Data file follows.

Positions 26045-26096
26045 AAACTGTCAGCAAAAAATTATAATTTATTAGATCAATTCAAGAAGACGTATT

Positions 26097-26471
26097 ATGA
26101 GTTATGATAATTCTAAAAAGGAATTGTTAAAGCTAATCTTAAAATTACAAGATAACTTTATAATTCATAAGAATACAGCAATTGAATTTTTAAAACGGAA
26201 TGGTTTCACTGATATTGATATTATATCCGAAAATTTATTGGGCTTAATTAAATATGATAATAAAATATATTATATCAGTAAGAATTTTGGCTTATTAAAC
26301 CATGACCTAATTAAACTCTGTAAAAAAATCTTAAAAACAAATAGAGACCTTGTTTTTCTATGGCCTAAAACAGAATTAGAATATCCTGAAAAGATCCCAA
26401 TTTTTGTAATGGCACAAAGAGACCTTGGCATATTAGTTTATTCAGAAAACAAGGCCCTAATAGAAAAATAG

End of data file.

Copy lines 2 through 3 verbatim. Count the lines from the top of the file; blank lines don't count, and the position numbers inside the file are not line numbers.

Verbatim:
26045 AAACTGTCAGCAAAAAATTATAATTTATTAGATCAATTCAAGAAGACGTATT

Positions 26097-26471